The debilitated condition the horse was in in this case led to consideration of the most appropriate treatment. There is a concern over worsening of a horses condition following administration of anthelmintics, however there is a balance between this and a delay in treatment leaving sufficient time for recovery following anthelmintic treatment (Johns, 2014). Johns (2014) describes the potential for using fenbendazole in severely emaciated horses.
The concern with determining treatment is that the mucosal stages constitute the major cyathostomin burden, which is not particularly susceptible to most anthemintics (Love and Mckeand 1997). Chemotherapeutic strategies are not always successful in severe cases however the main two drugs licensed treatments for encysted larvae are FBZ or MOX.
The initial treatment used in this case was Fenbendazole 7.5mg/kg bwt administered daily for 5 consecutive days. It has been shown to provide >95% efficacy vs. total mucosal larvae, including >91% efficacy against inhibited EL3 (Duncan et al, 1998). A single dose of moxidectin 0.4 mg/kg bwt was administered on day 7. This has been shown to have a persistent effect and be effective against all life cycle stages, including 90.8% efficacy against EL3 (Reinemyer et al, 2003). There have been limited reports of resistance and as such is recommended for the treatment of larval cyathostominosis (Reinemyer et al, 2003 and Molento et al, 2008). The reason for this follow treatment with moxidectin is due to the world wide prevalence of FBZ resistance, and even 5day courses at 7.5 or 10mg/kg bwt cannot overcome this resistance (Tarigo-Martinie et al, 2001).
Although there is little research to support it, clinicians often choose to treat larval cyathostomes with a 5day course of fenbendazole followed by moxidectin. Reasoning behind this maybe due to FBZ killing larvae at a slower rate and therefore avoids a severe anaphylactic reaction associated with larval death. Also due to the resistance seen with fenbendazole, it leads to a ‘belt and braces’ approach to remove the encysted parasites.
A concern with moxidectin is the risk of toxicity in severely-debilitated horses. Because of its highly lipophilic nature, moxidectin can become highly concentrated in the serum of animals with little body fat, such as this case, which increases the risk of neurotoxicity as it able to cross the blood-brain barrier, which is described in the literature (Johnson et al, 1999 and Muller et al, 2003).
In many reported cases clinical signs have been evident following treatment of affected horses, a syndrome thought to be due to the inflammatory reaction associated with parasite death. A study performed by Steinbach et al, (2006) found a five-day course of fenbendazole caused extensive inflammation and ulceration of the intestinal wall associated with parasite death. However moxidectin treatment led to disintegration of larvae without the severe inflammatory response which supports the use of the latter drug in treatment of clinical cases, and questions the treatment protocol used in this case (Steinbach et al, 2006).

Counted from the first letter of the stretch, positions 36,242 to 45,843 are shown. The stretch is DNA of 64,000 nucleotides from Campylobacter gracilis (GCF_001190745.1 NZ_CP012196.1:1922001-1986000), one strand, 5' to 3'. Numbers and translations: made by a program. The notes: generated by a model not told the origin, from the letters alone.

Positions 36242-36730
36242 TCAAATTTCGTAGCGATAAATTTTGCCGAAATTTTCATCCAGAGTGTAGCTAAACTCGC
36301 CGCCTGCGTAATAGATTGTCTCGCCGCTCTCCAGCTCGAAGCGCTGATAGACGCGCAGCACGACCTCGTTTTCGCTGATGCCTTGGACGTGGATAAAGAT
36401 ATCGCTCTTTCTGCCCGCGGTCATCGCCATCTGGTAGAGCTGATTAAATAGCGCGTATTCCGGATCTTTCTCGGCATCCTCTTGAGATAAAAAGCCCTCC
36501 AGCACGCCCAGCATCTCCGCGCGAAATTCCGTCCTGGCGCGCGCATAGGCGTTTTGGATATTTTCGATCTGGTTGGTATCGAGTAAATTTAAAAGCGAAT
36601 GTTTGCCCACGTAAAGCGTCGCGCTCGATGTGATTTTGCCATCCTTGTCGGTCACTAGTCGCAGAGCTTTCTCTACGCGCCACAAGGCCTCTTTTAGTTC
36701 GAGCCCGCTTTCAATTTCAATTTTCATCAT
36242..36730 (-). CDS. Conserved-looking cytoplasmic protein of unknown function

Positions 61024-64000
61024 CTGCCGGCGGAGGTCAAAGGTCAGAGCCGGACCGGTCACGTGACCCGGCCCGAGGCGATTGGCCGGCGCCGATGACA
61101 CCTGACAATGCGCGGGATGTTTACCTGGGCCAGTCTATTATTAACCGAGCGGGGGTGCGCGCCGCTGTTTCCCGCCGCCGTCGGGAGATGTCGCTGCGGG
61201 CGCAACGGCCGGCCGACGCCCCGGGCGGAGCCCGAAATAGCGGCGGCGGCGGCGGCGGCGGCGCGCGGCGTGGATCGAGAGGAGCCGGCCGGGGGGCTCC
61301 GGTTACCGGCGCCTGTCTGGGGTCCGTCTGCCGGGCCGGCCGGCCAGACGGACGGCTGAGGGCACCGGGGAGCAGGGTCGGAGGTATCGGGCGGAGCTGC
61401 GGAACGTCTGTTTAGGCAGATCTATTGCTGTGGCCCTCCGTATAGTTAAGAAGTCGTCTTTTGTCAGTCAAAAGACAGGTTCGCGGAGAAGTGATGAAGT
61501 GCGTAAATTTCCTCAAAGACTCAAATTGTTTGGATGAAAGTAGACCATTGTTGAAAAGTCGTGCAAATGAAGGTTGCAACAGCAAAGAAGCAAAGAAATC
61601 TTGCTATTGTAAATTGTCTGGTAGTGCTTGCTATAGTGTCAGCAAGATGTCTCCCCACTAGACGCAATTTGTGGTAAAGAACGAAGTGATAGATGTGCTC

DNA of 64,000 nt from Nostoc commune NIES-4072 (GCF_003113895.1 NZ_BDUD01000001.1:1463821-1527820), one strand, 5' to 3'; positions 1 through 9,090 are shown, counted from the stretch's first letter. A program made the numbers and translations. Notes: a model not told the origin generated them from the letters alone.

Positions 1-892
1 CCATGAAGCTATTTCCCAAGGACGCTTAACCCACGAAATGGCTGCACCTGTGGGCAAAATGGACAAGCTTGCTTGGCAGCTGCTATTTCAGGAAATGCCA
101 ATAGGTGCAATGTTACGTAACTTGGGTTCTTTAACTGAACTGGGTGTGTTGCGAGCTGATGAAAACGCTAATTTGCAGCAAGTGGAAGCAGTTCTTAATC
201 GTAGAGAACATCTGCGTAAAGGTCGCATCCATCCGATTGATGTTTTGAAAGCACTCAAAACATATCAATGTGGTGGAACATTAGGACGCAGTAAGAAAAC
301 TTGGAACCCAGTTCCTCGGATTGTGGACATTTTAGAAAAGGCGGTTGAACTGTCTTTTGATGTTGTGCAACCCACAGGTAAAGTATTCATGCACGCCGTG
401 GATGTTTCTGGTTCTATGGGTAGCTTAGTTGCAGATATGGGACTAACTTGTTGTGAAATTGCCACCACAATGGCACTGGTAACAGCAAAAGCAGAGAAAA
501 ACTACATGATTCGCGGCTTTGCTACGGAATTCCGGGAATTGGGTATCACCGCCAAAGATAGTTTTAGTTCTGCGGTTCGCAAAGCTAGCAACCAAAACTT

Anthelmintic treatment is often administered alongside steroid therapy, which is important if heavy larval loads are suspected as with this case. The inflammatory reaction created by parasite death is often managed with corticosteroid treatment. Often treatment is started prior to larvicidal medication particularly if heavy larval loads are suspected. This aims to prevent acute exacerbation of the disease by rapid death of encysted larvae (Church et al, 1986). Church et al (1986) found that the administration of steroids alongside the anthelmintics lead to a synergistic drug effect. The corticosteroid lessens the immune mechanisms contributing to larval arrestment allowing the mucosal larvae to resume maturation and therefore more susceptible to the action of anthelmintics (Church et al, 1986). Although there has been no further evidence for its use, in clinical practice there appears to be a therapeutic advantage with cyathostomosis cases in giving oral corticosteroid concurrently with anthelmintics (Love and McKeand, 1997). As this was a concern in this case corticosteroid treatment was used alongside anthelmintic therapy.
Codeine Phosphate although not licensed in horses, was used in this case to provide symptomatic relief of diarrhoea. It works by reducing gastrointestinal secretions and delaying intestinal transit. There was improvement seen in faecal consistency after 48hours and the dose was altered accordingly (Murphy et al, 1997).
Studies are currently underway to develop a diagnostic assay to allow the detection and quantification of mucosal cyathostomes to allow for targeted treatment (Proudman and Matthews, 2000). FEC underestimate the true parasite burden when larval populations predominate and luminal adult burdens are low (Dowdall et al, 2002). This was seen in this case where the FEC was negative however the clinical signs and presence of larval on the rectal sleeve all suggested larval cyathstomiasis.
The successful outcome in this case supported the treatment protocol used. However after consideration of the literature it would be prudent to question whether moxidectin alongside corticosteroid therapy would provide less intestinal inflammation, reducing the severity of clinical signs alongside ensuring the death of the encysted parasites.